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Here is What’s Driving the Popularity of the SFR Market

Dennis Cisterna is the chief revenue officer of Investability, an online search and acquisition platform that utilizes the industry’s best data to provide cash flow, net yield, gross yield, and market value analysis on each property for sale in the United States. Cisterna spoke with MReport about the growing popularity of the single-family rental market and why it has become so popular in the last few years.

Why do you think the single-family rental market is so hot even though rents are rising?

There is really a perfect storm of economic and demographic changes that have happened. Yes, rents have gone up and so have home prices. It is still hard to obtain a mortgage, so a lot of people at their very fundamental level, whether they want to be a homeowner or not, can't be a homeowner.

You also have a tremendous amount of household and population growth right now. Employment growth in a lot of markets has been absolutely on fire. It's not like everywhere across the country, the economy is expanding, but what you're really seeing is in markets where there is population and job growth, you're seeing most of that housing demand being pushed toward rentership and not homeownership. That's why you're seeing vacancies drop like a rock and rents keep getting boosted.

It's really interesting. . .most people just assume that when rents go up, home prices will go up as well, and that there is a direct correlation. There are certain markets that are out there—Little Rock is one that's on the list—so Little Rock's rents have increased by 15 percent in the last 12 months and home prices are flat. Part of that is, the economy in Little Rock is doing well. They've added a ton of jobs in the last 12 months. The problem is all that demand is going into the rental pool for those homes and you're seeing the vacancy rate decline. There's more demand, but there's just not enough housing stock. Add into that the fact that we're still building at a level well below our historical average in terms of adding new supply to that market, and it's just this great confluence.

Dennis Cisterna

How has the operational side of things been affected?

One of the things that also makes it easier from an operational perspective is, people now have more options. We've added a couple of million rental units to the housing supply over the last couple of years. Right now there about 15.2 million single-family rental houses, so from a consumer's perspective, you have more options. I think some of that stigma that historically has been there about being a renter vs. a homeowner has been lifted, especially after the Great Recession.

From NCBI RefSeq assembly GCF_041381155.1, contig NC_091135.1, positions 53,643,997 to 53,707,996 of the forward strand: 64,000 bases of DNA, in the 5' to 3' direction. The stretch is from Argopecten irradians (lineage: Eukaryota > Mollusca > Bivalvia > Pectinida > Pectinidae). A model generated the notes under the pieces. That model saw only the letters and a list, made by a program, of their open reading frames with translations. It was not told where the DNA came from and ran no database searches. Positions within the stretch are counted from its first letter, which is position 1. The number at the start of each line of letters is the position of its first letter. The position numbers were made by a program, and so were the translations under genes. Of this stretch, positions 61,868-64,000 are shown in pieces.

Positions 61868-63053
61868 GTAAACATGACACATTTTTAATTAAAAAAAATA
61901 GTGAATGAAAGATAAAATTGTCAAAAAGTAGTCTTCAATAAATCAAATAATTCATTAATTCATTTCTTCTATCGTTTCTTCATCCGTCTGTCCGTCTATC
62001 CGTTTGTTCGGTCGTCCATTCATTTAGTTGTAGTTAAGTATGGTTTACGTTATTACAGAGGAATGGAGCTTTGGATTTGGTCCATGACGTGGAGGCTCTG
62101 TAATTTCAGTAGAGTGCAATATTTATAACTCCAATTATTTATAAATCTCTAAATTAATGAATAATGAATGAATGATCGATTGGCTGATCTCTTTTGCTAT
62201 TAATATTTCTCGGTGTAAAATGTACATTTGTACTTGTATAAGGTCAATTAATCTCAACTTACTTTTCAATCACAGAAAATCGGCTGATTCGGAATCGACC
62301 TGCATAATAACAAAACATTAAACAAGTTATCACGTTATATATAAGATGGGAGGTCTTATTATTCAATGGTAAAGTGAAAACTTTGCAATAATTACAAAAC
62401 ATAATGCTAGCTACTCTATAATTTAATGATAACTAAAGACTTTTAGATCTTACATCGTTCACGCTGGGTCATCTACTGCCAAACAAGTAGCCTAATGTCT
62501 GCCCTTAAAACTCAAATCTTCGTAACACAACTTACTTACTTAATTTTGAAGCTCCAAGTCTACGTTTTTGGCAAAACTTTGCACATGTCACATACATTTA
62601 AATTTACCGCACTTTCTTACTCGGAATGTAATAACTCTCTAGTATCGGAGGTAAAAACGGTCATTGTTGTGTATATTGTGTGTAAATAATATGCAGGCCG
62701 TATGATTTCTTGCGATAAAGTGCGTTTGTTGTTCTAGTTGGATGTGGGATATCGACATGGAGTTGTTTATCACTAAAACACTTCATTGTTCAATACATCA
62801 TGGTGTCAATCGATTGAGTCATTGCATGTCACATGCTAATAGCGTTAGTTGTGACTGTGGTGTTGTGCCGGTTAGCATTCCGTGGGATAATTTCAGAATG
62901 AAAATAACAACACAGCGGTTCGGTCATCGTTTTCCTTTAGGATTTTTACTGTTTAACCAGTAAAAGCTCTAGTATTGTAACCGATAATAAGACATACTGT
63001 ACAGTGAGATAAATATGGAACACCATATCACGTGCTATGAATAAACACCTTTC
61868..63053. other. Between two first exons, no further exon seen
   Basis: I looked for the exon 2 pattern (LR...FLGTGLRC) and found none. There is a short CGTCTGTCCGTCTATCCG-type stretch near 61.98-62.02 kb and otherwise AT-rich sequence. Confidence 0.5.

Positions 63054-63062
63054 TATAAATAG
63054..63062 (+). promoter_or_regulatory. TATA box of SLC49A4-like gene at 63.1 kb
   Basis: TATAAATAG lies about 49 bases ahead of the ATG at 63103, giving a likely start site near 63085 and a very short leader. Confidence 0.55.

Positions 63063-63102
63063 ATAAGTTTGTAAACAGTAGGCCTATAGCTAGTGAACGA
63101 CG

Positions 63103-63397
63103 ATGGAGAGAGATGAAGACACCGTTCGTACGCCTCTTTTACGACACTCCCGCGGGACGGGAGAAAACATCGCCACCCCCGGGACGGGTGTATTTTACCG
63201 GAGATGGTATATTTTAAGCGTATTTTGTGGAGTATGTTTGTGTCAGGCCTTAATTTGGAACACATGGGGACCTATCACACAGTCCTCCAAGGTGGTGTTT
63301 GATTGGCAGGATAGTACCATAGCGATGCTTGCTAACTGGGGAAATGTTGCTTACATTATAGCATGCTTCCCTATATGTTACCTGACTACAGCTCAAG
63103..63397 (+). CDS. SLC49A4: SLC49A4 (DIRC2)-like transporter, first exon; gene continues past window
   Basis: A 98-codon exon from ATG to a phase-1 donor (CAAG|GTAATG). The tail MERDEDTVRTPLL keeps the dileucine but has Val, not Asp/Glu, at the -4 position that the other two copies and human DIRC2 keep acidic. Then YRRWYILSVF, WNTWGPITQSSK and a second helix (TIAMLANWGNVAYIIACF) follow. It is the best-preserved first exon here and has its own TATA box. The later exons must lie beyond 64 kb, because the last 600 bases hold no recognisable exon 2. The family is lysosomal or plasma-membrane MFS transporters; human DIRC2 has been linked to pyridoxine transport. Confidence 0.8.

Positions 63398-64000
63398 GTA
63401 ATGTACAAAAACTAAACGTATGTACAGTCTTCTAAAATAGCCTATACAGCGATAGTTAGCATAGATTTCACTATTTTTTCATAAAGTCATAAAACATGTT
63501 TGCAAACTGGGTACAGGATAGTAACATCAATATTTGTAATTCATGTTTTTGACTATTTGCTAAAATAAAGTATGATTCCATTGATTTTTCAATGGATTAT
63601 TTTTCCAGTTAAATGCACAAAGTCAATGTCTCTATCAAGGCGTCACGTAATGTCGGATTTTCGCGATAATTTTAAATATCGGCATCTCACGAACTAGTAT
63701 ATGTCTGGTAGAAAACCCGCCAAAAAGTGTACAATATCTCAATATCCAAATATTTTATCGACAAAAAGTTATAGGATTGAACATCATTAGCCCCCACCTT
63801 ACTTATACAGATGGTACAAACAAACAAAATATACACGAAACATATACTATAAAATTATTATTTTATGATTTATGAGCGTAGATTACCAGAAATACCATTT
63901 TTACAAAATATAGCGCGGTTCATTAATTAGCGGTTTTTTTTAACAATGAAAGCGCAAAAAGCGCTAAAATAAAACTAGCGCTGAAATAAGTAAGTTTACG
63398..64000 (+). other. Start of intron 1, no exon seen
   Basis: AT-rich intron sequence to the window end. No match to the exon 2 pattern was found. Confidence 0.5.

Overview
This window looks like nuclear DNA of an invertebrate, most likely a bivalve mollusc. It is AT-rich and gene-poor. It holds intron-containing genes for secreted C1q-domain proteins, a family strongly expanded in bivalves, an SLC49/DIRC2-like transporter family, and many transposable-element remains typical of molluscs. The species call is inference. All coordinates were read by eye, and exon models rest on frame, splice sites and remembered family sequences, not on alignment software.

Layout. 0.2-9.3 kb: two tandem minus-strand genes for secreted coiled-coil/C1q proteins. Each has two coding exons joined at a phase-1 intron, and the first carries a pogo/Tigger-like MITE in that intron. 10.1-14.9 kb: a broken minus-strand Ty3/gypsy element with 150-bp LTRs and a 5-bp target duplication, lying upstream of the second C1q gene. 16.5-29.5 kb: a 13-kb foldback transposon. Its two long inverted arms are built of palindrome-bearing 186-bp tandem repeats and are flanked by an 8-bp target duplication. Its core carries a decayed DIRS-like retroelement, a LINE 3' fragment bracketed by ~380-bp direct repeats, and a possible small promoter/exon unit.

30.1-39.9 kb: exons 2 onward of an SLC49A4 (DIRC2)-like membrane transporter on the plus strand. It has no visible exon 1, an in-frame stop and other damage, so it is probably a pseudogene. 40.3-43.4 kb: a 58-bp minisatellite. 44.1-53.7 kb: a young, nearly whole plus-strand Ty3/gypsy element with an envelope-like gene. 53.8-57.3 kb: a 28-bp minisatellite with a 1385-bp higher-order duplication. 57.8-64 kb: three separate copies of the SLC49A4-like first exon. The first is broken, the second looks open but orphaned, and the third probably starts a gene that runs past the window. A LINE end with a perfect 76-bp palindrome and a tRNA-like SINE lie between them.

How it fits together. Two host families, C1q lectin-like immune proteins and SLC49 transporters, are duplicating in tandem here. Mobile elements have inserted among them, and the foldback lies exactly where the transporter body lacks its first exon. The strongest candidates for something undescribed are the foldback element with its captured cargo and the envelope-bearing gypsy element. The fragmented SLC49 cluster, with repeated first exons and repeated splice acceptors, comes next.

You have all these cool factors, and you have a sense of ease now from an operational perspective you didn't have that's also stoking the demand from the investor side. Investability tries to make it easy for investors, but there is no shortage of tools and technology that have been evolving over the last few years. Just the fact that the big Wall Street guys came in when they did, they legitimized this asset class. By doing so, they brought in capital markets. When they got loans for themselves, big securitizations, hedge funds, and other private groups took notice and said, "Let's make these loans for the little guys, too, and we'll securitize those as well." You had B2R, and Colony American Finance, and FirstKey Lending before they stopped doing this business. There have been billions and billions of dollars of loans to help the little guy, and those loans weren't available before. You had either Fannie or Freddie or a hard money loan, and having a hard money loan on a long-term rental is not exactly a smart play.

It's probably the easiest time to be a landlord in the history of the U.S., because tenants can do things now like pay their rent from their phones. It's starting to show in the operational expense ratios—the ratios keep going down. Some people say a rule of thumb is you should pay 40 percent of your gross income toward expenses, and it can go higher or lower depending on where you live because of variable costs. What's happening is that operating expense across the board seems to be compressing, which makes it a little easier to invest and get that return threshold you're looking for faster.

Editor’s note: The Five Star Institute will present its second annual Single-Family Rental Summit in Frisco, Texas, on November 1 through 3. Click here for more information or to register.

The Five Star Institute is the parent company of MReport and theMReport.com.

About Author: Seth Welborn

Seth Welborn is a Harding University graduate with a degree in English and a minor in writing. He is a contributing writer for MReport. An East Texas Native, he has studied abroad in Athens, Greece and works part-time as a photographer.

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